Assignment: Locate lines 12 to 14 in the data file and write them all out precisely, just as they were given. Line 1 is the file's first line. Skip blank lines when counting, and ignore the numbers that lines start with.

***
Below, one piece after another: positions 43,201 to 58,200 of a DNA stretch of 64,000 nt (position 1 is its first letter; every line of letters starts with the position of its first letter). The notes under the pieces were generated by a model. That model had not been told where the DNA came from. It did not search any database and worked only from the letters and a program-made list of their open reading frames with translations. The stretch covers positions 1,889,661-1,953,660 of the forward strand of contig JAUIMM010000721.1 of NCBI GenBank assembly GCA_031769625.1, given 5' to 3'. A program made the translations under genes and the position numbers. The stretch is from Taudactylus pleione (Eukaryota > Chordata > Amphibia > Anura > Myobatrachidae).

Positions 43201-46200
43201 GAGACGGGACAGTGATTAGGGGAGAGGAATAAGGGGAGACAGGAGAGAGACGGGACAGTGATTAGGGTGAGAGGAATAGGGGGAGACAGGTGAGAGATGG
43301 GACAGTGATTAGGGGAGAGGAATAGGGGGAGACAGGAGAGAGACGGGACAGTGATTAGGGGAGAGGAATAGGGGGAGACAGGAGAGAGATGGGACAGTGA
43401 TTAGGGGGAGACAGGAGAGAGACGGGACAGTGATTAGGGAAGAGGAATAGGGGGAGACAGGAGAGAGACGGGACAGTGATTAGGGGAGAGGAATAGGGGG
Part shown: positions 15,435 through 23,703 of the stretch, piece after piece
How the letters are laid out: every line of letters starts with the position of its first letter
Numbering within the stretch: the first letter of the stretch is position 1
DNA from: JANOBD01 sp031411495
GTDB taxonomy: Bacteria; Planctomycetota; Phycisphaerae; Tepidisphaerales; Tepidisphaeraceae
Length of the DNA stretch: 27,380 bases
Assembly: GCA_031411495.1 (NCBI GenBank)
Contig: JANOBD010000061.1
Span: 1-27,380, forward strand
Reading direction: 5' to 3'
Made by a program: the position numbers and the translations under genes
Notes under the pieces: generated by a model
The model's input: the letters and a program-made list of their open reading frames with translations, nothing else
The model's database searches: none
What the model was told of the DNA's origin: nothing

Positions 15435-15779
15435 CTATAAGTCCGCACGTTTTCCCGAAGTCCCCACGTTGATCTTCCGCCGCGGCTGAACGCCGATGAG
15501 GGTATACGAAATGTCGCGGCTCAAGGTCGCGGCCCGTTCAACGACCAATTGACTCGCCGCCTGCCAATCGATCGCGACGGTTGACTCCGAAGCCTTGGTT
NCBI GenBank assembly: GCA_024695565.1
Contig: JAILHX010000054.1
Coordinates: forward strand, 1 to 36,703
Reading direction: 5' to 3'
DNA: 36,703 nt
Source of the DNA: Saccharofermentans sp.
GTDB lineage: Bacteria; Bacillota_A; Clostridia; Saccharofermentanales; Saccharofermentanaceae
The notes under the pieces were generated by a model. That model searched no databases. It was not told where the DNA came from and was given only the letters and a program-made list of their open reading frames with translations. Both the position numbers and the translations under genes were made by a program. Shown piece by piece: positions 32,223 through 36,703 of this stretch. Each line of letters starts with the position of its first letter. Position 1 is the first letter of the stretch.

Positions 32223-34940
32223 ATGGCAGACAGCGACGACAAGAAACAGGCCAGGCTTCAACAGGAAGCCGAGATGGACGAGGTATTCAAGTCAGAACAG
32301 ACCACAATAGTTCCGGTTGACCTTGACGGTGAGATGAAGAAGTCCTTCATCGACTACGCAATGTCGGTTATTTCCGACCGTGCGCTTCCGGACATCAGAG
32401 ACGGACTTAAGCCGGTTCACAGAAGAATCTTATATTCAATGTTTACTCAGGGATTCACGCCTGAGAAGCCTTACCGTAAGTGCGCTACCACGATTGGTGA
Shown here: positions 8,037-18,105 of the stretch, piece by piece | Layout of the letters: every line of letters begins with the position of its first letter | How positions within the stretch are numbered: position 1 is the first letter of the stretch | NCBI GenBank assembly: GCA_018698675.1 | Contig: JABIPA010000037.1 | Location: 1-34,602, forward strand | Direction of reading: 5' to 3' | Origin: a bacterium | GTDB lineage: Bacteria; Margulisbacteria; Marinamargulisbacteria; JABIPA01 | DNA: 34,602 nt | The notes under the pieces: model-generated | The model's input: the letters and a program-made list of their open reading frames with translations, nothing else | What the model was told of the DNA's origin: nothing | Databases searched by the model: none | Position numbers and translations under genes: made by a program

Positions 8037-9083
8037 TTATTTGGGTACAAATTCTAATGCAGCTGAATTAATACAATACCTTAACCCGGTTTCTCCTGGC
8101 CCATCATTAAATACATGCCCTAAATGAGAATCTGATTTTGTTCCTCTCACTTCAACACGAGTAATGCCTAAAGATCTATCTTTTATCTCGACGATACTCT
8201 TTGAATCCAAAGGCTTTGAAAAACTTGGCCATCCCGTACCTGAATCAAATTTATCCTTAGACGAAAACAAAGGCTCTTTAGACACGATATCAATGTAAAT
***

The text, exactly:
Assembly: GCA_031411495.1 (NCBI GenBank)
Contig: JANOBD010000061.1
Span: 1-27,380, forward strand